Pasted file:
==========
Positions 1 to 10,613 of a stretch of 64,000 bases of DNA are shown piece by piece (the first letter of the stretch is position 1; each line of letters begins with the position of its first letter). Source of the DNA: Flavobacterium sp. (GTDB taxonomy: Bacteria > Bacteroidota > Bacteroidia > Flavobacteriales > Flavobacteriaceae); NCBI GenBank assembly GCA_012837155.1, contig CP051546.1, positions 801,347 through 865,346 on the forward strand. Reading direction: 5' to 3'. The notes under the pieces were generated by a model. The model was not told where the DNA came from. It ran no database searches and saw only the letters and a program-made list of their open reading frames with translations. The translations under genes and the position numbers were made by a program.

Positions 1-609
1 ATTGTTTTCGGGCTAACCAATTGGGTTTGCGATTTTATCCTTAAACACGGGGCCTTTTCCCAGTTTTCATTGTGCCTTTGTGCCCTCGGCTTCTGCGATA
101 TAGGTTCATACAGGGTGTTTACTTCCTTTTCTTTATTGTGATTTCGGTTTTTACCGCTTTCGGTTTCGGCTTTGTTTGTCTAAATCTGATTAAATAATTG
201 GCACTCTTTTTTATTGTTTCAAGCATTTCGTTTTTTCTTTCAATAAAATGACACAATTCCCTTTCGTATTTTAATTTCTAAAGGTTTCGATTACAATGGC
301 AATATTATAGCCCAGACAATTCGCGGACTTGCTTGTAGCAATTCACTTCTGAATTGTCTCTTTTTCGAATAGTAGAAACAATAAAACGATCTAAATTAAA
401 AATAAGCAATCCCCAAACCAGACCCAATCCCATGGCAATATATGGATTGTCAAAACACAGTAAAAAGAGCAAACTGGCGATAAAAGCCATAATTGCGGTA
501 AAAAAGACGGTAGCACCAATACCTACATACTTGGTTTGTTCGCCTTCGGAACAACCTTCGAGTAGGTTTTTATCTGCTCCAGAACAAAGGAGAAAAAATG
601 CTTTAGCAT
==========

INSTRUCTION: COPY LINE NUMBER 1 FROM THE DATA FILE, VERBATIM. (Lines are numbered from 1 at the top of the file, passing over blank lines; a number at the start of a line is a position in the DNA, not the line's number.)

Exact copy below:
Positions 1 to 10,613 of a stretch of 64,000 bases of DNA are shown piece by piece (the first letter of the stretch is position 1; each line of letters begins with the position of its first letter). Source of the DNA: Flavobacterium sp. (GTDB taxonomy: Bacteria > Bacteroidota > Bacteroidia > Flavobacteriales > Flavobacteriaceae); NCBI GenBank assembly GCA_012837155.1, contig CP051546.1, positions 801,347 through 865,346 on the forward strand. Reading direction: 5' to 3'. The notes under the pieces were generated by a model. The model was not told where the DNA came from. It ran no database searches and saw only the letters and a program-made list of their open reading frames with translations. The translations under genes and the position numbers were made by a program.